Psalm 51 – The Sinner’s Psalm DAY 6

Scripture Reading: “For I acknowledge my transgressions: and my sin is ever before me.” (Psalm 51:3)

Apart from the Holy Spirit convicting and convincing the sinner of his ruined, lost, helpless, and hopeless condition, there is no hope of the sinner’s salvation. Until the sinner sees himself clearly in the desperate straits of the fallen human condition, he will feel neither need nor urgency to cry out to Heaven for a miraculous redemption from his humanly inescapable and soul imperiling predicament.

However, after falling under the conviction of the Holy Spirit, the sinner will be constrained to acknowledge his inexcusable transgressions to God, due to the inescapable guilt the sinner experiences under the Spirit’s conviction. It was the intolerable and inescapable guilt of his transgressions—“my sin is ever before me”—that drove King David to his knees in confession and contrition. The Spirit convicted and convinced David not only to acknowledge his sin to God, but also to agree with God about his sin. David offered no argument to God in his defense; instead, he acknowledged his guilt and pleaded to God for a merciful pardon upon the basis of his forthright confession.

In his Christian classic, My Utmost For His Highest, Oswald Chambers teaches that “the entrance into the Kingdom is through the panging pains of repentance.” He goes on to add that it is “the Holy Spirit who produces these agonies.” If the Rabbis of the Talmud are correct in their belief that King David authored Psalm 119, then, verse 71 of that phenomenal psalm becomes most pertinent to this one. David, along with all penitent sinners, could surely say of his Spirit-induced agonies, “It is good for me that I have been afflicted.”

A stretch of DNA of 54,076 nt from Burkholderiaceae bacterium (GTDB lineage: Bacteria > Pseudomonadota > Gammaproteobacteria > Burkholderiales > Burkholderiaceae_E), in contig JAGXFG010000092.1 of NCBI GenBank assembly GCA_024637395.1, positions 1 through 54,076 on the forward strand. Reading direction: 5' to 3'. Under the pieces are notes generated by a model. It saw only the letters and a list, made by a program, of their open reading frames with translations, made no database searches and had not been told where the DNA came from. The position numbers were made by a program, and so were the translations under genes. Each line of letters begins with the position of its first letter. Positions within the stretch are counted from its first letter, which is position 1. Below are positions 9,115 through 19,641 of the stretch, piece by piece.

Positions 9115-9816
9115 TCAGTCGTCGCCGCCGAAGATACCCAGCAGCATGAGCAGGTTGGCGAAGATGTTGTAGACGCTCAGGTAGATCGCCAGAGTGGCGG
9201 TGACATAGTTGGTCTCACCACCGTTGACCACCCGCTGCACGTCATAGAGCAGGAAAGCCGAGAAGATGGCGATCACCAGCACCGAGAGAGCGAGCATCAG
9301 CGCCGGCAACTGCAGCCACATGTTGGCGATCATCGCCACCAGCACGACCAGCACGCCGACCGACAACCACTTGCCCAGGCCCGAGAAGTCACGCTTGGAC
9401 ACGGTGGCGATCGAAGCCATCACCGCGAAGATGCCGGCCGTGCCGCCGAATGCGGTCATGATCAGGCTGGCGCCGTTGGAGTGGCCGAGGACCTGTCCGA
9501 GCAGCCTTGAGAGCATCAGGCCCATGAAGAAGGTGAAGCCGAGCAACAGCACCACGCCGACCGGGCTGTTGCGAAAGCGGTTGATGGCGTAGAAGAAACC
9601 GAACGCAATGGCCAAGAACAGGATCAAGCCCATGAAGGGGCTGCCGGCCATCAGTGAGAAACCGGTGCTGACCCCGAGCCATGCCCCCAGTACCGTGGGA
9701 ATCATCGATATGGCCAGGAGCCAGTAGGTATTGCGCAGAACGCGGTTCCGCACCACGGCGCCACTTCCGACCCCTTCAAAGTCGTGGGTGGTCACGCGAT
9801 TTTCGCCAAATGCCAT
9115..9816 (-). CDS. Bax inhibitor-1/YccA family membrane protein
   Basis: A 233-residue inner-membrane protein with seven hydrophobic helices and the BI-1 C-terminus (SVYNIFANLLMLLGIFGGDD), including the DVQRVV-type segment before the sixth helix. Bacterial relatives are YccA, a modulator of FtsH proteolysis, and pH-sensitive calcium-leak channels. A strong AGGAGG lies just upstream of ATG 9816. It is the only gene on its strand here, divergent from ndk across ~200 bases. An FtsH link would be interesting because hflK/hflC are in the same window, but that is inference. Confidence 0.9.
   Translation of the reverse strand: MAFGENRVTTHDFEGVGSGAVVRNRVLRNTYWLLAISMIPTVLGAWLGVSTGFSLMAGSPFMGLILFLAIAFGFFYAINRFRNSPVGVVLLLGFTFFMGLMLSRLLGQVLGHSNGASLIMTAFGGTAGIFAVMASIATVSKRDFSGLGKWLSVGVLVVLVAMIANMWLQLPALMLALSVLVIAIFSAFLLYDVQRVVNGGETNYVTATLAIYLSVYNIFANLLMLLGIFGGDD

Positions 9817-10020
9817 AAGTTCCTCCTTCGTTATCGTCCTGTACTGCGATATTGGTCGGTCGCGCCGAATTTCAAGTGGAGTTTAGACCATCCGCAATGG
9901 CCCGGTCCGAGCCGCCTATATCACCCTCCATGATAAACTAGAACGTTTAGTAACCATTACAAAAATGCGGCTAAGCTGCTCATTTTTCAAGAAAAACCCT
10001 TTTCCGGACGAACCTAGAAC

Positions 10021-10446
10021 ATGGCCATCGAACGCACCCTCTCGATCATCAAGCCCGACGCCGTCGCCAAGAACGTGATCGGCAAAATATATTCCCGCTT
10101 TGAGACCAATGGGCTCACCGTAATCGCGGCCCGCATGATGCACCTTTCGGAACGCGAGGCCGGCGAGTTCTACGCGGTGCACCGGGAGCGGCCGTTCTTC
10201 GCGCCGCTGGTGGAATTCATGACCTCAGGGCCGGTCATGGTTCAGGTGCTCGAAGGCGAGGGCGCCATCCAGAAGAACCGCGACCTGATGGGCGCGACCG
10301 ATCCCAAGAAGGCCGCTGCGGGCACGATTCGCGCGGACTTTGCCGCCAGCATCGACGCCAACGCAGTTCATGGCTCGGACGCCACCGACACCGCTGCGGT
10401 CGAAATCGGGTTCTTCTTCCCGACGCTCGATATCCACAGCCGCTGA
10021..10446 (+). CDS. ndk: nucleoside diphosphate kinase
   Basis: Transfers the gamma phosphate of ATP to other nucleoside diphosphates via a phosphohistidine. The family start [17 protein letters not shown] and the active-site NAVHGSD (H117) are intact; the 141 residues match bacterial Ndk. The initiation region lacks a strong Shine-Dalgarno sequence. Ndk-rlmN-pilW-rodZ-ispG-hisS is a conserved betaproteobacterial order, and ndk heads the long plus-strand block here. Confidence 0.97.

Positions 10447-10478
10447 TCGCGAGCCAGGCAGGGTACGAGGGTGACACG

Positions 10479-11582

“I fled Him down the nights and days

I fled Him down the path of years…

I clung to every shallow friend

The whistling mane of every wind…

Cause those strong feet kept following the way I sped

But the love that followed overcame the fear that fled…

I shouted to the sky so blue

Please hide me from this One so set on loving me

Came back a voice that sounded like the bursting sea

None will shelter you [from] me…

Finally, I can flee no more

I yielded for Your open door

The prize You sought for so long is finally Yours

Your dark and gloom have hounded me…

Came back a voice that [said]…The dark and gloom…

You could no longer stand

Was after all the shadow of My loving hand

How little worthy of My love could anyone be

Who else could ever love you, save only Me.” (Taken from Michael Card’s lyrical adaptation of Francis Thompson’s famous poem: The Hound of Heaven)